The Christmas season is upon Jefferson County and this week will find many decorating their homes for the holidays. Hanging the wreath and decorating the tree are accepted rituals of Christmas that most Jefferson County residents observe, however the origin of those customs are often not as clear. In some cases, there is no definitive answer to the origin of a custom, however there are accepted histories. Many doors in Jefferson County will be adorned with a Christmas wreath. As is common, some current traditions are a merging of pagan rituals and Christian views. Holly and evergreen were held in great reverence in ancient times because of they are evergreen and became a symbol of eternal life. Some Christian groups suggest that the crown that was placed on Jesusí head was made of holly and that the white berries turned red with his blood. It is the merging of ancient and post Christianity views that brought about the tradition of the Christmas wreath. In contemporary times, the wreath is used as a sign of welcome and as a show of a festive Christmas atmosphere. The Christmas tree was brought to the United States via Germany. It was a long standing German tradition to hang a small evergreen tree in a new home for luck. Germans began decorating a tree indoors at Christmastime. German immigrants were instrumental in bringing the tradition to the United States. Lighting the tree with strands of lights is a much later tradition. The first person to have an electrically lit tree was an employee of Thomas Edison. Christmas Carols are an important part of the Christmas season. Early caroling began because most carols were not considered holy enough to be sung in the church and were, instead, sung outdoors. Some of the more modern traditions of Christmas were the invention of marketing. Rudolph, the beloved red nosed reindeer, was a marketing concept of Montgomery Ward and was used to promote Christmas shopping. Regardless, the story of the reindeer touched the hearts of children and became a permante part of the Christmas season.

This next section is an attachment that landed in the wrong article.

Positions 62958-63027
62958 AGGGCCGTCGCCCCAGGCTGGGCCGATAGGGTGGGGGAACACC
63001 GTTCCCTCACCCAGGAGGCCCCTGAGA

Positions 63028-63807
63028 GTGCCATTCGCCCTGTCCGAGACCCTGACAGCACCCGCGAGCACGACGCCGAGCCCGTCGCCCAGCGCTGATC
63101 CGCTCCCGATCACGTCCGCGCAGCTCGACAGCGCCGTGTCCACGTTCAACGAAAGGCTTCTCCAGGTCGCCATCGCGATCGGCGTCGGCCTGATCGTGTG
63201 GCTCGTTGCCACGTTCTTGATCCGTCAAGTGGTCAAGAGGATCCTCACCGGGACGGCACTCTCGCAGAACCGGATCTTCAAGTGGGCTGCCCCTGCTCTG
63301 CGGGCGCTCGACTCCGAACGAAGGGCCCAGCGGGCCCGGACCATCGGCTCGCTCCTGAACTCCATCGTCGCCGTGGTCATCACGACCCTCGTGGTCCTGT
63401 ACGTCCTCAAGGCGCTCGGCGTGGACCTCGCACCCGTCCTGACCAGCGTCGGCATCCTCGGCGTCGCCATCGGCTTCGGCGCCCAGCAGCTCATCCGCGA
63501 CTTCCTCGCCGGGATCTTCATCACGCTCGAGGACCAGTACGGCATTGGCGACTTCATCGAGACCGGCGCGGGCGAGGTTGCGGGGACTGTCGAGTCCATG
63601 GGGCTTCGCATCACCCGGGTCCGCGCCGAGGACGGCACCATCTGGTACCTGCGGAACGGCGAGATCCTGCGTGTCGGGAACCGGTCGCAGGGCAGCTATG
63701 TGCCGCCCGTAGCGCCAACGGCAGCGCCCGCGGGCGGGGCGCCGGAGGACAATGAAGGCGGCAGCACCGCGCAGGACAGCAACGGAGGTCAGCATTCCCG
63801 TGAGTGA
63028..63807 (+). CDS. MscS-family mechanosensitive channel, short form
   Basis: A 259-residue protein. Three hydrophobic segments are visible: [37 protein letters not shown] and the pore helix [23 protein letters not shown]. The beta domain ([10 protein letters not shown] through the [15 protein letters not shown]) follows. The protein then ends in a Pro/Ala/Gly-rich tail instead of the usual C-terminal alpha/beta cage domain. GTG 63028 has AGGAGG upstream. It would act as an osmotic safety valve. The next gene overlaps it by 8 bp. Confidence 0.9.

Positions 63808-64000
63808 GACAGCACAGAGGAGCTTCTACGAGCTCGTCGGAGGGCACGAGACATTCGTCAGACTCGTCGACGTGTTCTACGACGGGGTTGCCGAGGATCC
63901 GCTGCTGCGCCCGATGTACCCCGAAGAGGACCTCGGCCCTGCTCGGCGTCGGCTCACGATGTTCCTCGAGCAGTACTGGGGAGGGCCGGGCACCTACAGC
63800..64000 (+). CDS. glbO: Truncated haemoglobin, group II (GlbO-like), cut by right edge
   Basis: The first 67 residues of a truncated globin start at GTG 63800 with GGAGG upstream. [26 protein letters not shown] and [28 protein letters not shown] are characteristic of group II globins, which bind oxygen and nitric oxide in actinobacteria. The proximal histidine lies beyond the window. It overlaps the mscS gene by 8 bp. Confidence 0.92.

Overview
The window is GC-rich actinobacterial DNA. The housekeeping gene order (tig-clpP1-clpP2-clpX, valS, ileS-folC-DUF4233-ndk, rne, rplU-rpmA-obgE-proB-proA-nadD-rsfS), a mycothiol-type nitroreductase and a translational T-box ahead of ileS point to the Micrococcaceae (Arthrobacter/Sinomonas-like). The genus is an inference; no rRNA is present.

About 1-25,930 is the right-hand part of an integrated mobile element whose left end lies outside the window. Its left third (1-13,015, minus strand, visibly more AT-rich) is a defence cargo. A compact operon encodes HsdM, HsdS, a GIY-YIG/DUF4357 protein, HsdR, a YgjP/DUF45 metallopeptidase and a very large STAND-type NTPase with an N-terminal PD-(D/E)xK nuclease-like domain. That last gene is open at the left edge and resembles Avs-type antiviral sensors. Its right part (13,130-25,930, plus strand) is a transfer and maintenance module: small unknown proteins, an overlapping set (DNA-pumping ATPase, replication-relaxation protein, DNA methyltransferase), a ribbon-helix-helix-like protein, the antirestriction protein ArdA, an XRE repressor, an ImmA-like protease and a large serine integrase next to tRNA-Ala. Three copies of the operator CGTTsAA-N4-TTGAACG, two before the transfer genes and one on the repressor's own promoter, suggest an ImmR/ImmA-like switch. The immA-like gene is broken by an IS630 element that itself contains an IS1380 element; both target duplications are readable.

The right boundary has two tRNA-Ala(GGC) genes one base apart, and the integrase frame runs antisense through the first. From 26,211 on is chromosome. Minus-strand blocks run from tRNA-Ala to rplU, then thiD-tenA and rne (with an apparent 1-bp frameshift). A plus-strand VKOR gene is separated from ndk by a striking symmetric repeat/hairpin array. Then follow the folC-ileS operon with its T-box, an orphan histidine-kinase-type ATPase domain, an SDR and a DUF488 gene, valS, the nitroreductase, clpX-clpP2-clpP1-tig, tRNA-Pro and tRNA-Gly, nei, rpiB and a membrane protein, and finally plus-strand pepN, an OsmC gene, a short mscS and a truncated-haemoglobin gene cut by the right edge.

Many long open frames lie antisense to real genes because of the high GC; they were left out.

County Fund Balances See Little Change at Mid Fiscal Year
However, Debt Service Account Soon To Realize $20Million Bond Issuance Early in 2013